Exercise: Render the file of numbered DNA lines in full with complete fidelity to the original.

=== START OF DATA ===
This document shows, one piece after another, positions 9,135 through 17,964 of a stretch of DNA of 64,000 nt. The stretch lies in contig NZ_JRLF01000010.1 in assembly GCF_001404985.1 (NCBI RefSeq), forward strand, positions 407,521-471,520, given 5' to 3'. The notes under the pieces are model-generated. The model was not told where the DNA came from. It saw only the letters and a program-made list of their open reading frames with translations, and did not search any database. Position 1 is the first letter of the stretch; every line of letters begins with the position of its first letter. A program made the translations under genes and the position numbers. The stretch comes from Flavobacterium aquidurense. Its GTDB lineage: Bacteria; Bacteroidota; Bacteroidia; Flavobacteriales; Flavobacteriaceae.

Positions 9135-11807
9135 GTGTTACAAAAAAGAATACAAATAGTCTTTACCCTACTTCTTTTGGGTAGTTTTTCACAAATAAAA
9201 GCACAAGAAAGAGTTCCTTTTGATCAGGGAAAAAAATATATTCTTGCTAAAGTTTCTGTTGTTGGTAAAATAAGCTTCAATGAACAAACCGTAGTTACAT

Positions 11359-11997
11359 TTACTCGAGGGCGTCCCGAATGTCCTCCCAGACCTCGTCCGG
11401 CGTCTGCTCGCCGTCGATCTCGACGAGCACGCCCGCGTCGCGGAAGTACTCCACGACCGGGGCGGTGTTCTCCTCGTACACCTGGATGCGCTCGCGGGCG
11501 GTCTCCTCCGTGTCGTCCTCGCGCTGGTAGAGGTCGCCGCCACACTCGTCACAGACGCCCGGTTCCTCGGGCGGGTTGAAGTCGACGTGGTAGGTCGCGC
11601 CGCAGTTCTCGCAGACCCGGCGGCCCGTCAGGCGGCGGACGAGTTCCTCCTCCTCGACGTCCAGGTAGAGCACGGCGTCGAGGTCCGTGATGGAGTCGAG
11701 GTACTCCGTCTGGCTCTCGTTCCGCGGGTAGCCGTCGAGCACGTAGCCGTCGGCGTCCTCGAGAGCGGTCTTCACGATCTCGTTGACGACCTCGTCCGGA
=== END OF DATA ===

This document shows, one piece after another, positions 9,135 through 17,964 of a stretch of DNA of 64,000 nt. The stretch lies in contig NZ_JRLF01000010.1 in assembly GCF_001404985.1 (NCBI RefSeq), forward strand, positions 407,521-471,520, given 5' to 3'. The notes under the pieces are model-generated. The model was not told where the DNA came from. It saw only the letters and a program-made list of their open reading frames with translations, and did not search any database. Position 1 is the first letter of the stretch; every line of letters begins with the position of its first letter. A program made the translations under genes and the position numbers. The stretch comes from Flavobacterium aquidurense. Its GTDB lineage: Bacteria; Bacteroidota; Bacteroidia; Flavobacteriales; Flavobacteriaceae.

Positions 9135-11807
9135 GTGTTACAAAAAAGAATACAAATAGTCTTTACCCTACTTCTTTTGGGTAGTTTTTCACAAATAAAA
9201 GCACAAGAAAGAGTTCCTTTTGATCAGGGAAAAAAATATATTCTTGCTAAAGTTTCTGTTGTTGGTAAAATAAGCTTCAATGAACAAACCGTAGTTACAT

Positions 11359-11997
11359 TTACTCGAGGGCGTCCCGAATGTCCTCCCAGACCTCGTCCGG
11401 CGTCTGCTCGCCGTCGATCTCGACGAGCACGCCCGCGTCGCGGAAGTACTCCACGACCGGGGCGGTGTTCTCCTCGTACACCTGGATGCGCTCGCGGGCG
11501 GTCTCCTCCGTGTCGTCCTCGCGCTGGTAGAGGTCGCCGCCACACTCGTCACAGACGCCCGGTTCCTCGGGCGGGTTGAAGTCGACGTGGTAGGTCGCGC
11601 CGCAGTTCTCGCAGACCCGGCGGCCCGTCAGGCGGCGGACGAGTTCCTCCTCCTCGACGTCCAGGTAGAGCACGGCGTCGAGGTCCGTGATGGAGTCGAG
11701 GTACTCCGTCTGGCTCTCGTTCCGCGGGTAGCCGTCGAGCACGTAGCCGTCGGCGTCCTCGAGAGCGGTCTTCACGATCTCGTTGACGACCTCGTCCGGA